Archives staff, services, and resources are available online. Building access is closed for on-site research. We are happy to assist in answering questions or locating materials if possible. Please use our online request form or email (firstname.lastname@example.org). You can also discover some digital research options from this blog post: https://archives.mc.duke.edu/blog/digital-research-resources
The Duke Community was saddened to learn of the passing of Dr. H. Keith H. Brodie earlier this month. As both chairman of the Department of Psychiatry and president of Duke, he had a profound impact on Duke University and Duke Health.
There have been several well-written tributes to Dr. Brodie and his legacy in the past couple of weeks, so rather than attempt to write another, we thought that we would share some of his own words. We conducted an oral history interview with Dr. Brodie in 2004 that hopefully provides a glimpse of the type of leader that he was.
When asked about his continued dedication to psychiatry, Dr. Brodie shared the following:
“It’s been fun. You know, I’ve always felt that if we could interest undergraduates in what psychiatry is all about and what mental illness was and the potential for treatment and the huge burden of illness that these problems like schizophrenia and bipolar disease cause, it would be very helpful in encouraging some of our brighter minds to go into psychiatry. So I’ve been teaching at the undergraduate level freshman and senior seminars in psychobiology. About half the students I’ve taught are premed, and some of them have gone on into psychiatry, which gives me great pleasure. Others, even though they may have gone on into corporate life, business work, investment banking, carry with them an understanding of the human mind and an awareness of the stigma of mental illness and hopefully an altruism, an acceptance and tolerance that would preclude any prejudice that would be applied to the mentally ill. And I consider that a strong plus as well.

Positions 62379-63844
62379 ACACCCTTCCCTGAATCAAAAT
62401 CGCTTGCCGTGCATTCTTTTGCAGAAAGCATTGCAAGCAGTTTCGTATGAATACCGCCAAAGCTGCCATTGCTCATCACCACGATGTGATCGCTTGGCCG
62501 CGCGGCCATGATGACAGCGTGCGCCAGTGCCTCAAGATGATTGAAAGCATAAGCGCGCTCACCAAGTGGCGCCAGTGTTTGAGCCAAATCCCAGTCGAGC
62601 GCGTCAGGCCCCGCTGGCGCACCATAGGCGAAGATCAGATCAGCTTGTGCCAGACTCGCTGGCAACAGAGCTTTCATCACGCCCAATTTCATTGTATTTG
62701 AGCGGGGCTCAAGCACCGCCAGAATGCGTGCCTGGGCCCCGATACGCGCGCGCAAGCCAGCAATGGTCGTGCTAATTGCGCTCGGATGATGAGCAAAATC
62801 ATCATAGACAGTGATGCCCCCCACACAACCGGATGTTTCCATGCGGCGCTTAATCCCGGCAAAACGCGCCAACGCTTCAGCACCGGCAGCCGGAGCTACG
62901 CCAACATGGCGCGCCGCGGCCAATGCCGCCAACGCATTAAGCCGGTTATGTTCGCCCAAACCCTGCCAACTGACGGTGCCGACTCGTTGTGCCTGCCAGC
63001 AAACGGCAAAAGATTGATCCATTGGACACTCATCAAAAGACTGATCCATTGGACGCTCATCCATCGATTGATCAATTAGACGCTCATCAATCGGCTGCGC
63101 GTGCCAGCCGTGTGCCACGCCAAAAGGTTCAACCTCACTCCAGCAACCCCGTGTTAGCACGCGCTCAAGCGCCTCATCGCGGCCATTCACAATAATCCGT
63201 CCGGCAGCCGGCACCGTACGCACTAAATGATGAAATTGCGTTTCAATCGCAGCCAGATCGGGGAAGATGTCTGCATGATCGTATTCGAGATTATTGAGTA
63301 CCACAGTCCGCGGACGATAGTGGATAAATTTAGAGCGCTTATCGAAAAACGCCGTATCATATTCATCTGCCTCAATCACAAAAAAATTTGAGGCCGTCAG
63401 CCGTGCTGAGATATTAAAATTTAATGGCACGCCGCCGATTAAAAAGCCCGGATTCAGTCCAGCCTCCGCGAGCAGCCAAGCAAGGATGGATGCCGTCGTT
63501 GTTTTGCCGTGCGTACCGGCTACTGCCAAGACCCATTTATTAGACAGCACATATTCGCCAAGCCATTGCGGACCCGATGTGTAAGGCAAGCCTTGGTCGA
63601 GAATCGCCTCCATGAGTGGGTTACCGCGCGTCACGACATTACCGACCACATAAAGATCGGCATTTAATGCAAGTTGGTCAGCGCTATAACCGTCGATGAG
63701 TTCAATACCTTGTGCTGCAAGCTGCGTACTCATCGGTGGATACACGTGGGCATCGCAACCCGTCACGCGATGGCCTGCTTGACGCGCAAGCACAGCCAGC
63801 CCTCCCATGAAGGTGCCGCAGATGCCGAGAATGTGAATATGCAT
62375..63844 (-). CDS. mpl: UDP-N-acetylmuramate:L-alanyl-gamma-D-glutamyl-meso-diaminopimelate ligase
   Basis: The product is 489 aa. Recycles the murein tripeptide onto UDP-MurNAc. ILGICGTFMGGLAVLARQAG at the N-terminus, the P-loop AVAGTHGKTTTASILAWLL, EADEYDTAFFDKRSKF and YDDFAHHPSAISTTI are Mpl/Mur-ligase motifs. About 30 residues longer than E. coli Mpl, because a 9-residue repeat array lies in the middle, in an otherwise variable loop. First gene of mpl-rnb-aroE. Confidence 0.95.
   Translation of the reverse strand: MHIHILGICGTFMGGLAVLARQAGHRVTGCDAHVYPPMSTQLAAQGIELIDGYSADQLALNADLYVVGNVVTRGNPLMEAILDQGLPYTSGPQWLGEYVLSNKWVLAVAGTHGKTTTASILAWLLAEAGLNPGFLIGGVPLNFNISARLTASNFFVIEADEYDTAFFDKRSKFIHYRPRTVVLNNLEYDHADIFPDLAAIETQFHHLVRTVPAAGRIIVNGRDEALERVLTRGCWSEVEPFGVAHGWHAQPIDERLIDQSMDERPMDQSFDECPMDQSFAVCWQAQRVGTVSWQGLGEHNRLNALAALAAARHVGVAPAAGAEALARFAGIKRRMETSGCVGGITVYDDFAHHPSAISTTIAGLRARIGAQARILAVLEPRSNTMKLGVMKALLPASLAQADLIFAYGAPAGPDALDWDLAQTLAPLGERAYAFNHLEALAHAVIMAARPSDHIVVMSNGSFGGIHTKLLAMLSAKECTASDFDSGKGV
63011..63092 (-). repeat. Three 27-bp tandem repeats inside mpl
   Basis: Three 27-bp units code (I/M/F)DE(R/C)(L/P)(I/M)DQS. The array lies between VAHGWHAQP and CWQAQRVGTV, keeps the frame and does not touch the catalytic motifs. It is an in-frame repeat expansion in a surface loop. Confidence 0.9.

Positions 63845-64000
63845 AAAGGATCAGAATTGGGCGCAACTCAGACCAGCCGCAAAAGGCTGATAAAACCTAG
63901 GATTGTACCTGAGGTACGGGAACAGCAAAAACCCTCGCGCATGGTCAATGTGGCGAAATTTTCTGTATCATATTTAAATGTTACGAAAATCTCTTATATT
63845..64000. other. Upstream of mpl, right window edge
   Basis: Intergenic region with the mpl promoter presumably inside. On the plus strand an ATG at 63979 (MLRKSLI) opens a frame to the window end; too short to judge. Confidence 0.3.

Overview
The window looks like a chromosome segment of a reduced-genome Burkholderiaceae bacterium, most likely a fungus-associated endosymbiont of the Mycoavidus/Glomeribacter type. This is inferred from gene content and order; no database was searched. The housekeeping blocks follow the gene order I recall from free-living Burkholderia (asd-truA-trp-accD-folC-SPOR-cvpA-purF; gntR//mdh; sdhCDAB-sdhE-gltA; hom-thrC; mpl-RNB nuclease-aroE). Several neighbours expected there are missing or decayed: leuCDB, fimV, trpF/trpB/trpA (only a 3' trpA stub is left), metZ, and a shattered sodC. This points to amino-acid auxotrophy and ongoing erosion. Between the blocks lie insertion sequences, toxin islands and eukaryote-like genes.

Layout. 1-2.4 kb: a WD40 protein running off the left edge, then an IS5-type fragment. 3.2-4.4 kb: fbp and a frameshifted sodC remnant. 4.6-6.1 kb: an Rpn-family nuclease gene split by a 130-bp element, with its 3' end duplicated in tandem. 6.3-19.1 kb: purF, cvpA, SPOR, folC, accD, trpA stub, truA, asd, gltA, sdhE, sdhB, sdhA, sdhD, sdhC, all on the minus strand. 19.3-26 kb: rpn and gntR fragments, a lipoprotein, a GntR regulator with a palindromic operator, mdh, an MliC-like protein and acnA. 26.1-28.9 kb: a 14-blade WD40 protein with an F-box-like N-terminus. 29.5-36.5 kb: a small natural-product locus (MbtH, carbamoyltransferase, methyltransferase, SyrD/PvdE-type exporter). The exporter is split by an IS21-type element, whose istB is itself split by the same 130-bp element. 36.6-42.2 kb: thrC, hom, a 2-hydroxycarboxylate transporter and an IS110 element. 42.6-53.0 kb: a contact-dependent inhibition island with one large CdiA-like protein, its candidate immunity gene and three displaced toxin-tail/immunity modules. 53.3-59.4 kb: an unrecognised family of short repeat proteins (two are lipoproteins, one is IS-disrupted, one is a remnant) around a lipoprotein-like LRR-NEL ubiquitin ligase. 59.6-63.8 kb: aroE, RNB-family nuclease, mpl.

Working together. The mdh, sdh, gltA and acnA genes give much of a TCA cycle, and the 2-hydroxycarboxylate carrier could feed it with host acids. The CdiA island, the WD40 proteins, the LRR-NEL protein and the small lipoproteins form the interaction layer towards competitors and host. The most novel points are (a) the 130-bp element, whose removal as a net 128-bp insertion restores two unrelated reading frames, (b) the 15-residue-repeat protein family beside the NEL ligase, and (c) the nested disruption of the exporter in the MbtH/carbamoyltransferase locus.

It’s been fun. Because I’ve taught seminars, I’ve remained fairly close to my students and been invited to attend their weddings. Obviously you write letters of recommendation for them at each stage of their life’s passage. I don’t think a day’s gone by we don’t get some piece of mail from a student whom I’ve taught at some point in the last twenty, thirty years. And they end up doing very interesting things. Today’s mail brought a letter from a young woman who graduated here three years ago who’s in the Peace Corps in Senegal. And is now wanting to go to med school. So I’m going to have to write a response. Also, as you know, the wonders of the Internet allow you to stay in touch with people, (laughs) and the e-mail traffic is equally fun. It’s been very rewarding. I’ve enjoyed it immensely.”
Dr. Brodie will certainly be missed.
You can download the transcript of the full oral history interview with Dr. Brodie here: MEDSpace